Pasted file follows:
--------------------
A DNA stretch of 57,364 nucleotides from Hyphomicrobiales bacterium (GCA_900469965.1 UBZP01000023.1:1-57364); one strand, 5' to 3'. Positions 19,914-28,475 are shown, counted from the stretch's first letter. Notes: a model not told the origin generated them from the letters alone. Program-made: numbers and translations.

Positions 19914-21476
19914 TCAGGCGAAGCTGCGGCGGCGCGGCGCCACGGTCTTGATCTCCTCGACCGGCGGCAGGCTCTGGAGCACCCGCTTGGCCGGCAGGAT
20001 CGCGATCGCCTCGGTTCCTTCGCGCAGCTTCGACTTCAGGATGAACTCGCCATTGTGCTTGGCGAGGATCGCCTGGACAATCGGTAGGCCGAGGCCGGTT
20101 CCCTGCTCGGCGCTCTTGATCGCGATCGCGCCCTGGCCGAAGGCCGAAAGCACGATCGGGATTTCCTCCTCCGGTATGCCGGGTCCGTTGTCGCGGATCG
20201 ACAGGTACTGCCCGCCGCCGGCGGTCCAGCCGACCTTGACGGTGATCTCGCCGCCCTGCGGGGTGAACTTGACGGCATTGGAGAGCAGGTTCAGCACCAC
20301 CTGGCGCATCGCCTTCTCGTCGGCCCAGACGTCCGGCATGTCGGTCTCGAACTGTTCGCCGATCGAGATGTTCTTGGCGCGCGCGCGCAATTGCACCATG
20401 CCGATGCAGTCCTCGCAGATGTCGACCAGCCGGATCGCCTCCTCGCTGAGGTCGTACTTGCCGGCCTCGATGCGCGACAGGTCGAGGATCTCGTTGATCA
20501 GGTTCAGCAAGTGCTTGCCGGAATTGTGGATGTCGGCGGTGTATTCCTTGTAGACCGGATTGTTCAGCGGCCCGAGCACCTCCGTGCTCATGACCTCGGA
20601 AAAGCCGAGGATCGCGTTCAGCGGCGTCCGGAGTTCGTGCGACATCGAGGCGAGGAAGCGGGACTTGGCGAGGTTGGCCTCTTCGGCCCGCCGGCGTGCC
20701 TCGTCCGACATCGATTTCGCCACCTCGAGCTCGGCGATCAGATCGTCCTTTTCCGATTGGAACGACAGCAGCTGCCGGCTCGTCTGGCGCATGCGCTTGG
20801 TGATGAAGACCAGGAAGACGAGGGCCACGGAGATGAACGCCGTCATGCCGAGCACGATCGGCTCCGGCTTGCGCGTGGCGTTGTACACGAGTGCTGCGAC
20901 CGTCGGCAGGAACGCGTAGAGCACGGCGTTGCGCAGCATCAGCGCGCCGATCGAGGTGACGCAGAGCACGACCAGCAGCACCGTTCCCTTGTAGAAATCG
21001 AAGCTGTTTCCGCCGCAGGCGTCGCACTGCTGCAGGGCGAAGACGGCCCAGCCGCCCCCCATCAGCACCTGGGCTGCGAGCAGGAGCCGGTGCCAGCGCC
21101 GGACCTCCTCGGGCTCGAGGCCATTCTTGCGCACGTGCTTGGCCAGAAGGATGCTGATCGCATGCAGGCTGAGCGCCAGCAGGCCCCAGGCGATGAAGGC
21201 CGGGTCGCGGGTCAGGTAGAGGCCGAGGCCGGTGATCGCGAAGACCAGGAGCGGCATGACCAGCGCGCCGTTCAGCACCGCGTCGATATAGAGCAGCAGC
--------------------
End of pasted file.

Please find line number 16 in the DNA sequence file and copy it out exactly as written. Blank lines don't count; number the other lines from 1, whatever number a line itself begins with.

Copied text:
21201 CGGGTCGCGGGTCAGGTAGAGGCCGAGGCCGGTGATCGCGAAGACCAGGAGCGGCATGACCAGCGCGCCGTTCAGCACCGCGTCGATATAGAGCAGCAGC